> session to share a home directory, even in the absence of NFS or
> whatever. This was meant to be one of the uses of D-Bus name ownership
> semantics, so it's a pity that it has never worked in the general case.
> Finally, there is no canonical list of the situations that the session
> bus does and doesn't support, so whenever someone raises a bug or
> feature request about one of the corner cases, nobody knows whether it's
> a bug or a feature request or just wrong. Typical corner cases include:

True, hence we only enabled user session management with upstart on
the graphical logins.

However, we also included facilities to join/part a given user session.
Thus one can join a given upstart session id, and control it, query
it's environment and move into that environment.
(Not automated, but there are qa scripts that do that for validation)

> * I'm in an X11 session and my GUI locks up. I use Ctrl+Alt+F1
>   and log in at the getty. How do I communicate with X11 session things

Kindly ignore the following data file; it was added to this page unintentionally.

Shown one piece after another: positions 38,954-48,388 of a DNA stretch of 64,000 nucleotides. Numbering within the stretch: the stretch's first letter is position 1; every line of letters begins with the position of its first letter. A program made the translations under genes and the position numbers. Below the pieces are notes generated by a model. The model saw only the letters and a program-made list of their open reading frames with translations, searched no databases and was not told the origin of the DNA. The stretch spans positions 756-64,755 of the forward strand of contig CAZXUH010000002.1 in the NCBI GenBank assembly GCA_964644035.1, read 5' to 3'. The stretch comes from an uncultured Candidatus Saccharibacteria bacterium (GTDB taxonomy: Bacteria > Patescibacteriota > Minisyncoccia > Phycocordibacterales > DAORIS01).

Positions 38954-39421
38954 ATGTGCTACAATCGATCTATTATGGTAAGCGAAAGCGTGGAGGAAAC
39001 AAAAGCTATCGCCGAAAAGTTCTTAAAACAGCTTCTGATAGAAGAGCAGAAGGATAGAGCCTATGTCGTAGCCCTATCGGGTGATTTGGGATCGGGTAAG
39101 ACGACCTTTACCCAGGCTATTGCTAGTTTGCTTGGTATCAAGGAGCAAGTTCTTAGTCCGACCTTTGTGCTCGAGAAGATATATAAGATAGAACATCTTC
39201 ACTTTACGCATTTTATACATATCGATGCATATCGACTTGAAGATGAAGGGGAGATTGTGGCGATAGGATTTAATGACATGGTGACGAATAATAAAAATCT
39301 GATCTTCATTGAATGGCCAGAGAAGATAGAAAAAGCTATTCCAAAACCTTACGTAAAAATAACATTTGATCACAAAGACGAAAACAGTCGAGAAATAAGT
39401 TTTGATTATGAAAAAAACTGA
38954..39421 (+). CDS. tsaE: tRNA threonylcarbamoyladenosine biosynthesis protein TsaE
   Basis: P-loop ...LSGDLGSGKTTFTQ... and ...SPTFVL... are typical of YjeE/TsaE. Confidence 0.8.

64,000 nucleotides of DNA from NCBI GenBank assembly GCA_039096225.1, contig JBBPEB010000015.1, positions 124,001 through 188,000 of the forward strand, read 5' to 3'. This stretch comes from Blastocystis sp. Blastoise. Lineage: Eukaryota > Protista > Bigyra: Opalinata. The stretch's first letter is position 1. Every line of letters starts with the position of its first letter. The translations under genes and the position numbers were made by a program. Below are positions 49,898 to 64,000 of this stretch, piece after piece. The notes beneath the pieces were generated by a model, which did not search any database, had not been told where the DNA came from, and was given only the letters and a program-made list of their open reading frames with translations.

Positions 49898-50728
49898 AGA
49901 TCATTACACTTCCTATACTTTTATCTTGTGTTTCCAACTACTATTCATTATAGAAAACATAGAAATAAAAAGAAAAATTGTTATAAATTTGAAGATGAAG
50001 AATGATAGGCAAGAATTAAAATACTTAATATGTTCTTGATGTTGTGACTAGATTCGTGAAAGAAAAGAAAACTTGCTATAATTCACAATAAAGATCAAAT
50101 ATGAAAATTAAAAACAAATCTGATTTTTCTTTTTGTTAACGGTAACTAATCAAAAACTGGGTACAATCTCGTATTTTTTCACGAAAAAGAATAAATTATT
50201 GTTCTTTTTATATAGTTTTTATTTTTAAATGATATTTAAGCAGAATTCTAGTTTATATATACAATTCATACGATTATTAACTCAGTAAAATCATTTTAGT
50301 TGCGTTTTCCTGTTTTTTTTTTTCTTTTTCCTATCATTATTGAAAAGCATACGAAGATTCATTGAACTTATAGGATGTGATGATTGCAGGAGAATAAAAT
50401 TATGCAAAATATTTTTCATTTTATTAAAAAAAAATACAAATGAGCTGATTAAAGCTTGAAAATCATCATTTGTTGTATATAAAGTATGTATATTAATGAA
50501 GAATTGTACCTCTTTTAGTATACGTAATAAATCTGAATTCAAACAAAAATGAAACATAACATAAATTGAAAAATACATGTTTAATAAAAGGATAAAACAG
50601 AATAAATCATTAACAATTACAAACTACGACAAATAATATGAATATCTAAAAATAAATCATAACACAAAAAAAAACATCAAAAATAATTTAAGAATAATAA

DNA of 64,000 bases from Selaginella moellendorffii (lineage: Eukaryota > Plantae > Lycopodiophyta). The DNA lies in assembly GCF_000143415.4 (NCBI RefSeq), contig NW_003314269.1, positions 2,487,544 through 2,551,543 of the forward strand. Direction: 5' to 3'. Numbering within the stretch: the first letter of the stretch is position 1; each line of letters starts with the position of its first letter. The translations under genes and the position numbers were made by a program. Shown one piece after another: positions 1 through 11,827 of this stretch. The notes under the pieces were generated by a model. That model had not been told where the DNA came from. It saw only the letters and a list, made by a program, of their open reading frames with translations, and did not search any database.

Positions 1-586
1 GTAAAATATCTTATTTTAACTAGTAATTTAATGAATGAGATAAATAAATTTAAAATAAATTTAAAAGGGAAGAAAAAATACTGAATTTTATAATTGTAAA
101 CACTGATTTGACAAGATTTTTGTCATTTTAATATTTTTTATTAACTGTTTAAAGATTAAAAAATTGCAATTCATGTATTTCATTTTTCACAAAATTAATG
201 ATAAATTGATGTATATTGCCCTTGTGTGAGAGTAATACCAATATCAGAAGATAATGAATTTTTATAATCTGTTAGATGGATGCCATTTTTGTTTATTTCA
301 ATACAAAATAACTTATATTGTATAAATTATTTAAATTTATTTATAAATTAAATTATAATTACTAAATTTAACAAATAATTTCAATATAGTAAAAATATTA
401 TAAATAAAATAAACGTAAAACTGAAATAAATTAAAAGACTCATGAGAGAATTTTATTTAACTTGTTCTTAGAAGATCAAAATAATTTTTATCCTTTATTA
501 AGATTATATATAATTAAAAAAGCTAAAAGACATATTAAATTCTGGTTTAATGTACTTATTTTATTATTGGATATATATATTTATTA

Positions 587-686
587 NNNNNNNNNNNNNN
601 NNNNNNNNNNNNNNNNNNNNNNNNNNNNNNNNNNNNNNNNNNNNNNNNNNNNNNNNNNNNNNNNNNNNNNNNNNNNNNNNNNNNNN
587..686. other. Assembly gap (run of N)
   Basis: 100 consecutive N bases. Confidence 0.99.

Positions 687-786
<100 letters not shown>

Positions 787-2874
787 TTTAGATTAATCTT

>   over D-Bus, perhaps to disconnect from Telepathy without losing
>   messages?
> * The same, but I ssh in from another machine instead. Same question?

On Ubuntu at the moment this looks in practice something like this:
find UPSTART_SESSION_ID of your tty7 session, export that variable in
your getty shell, then use initctl list-env ("systemctl") to list
environment variables, one of them is DBUS_SESSION_BUS_ADDRESS use
that to communicate with dbus.

In essence it's no different from today world where your getty login
doesn't have your tty7 DBUS_SESSION_BUS_ADDRESS.

> * I'm in an X11 session on aardvark, and I open a terminal
>   emulator and do "ssh -X badger", then run an app on badger.
>   For session bus purposes, is it part of my login session on aardvark,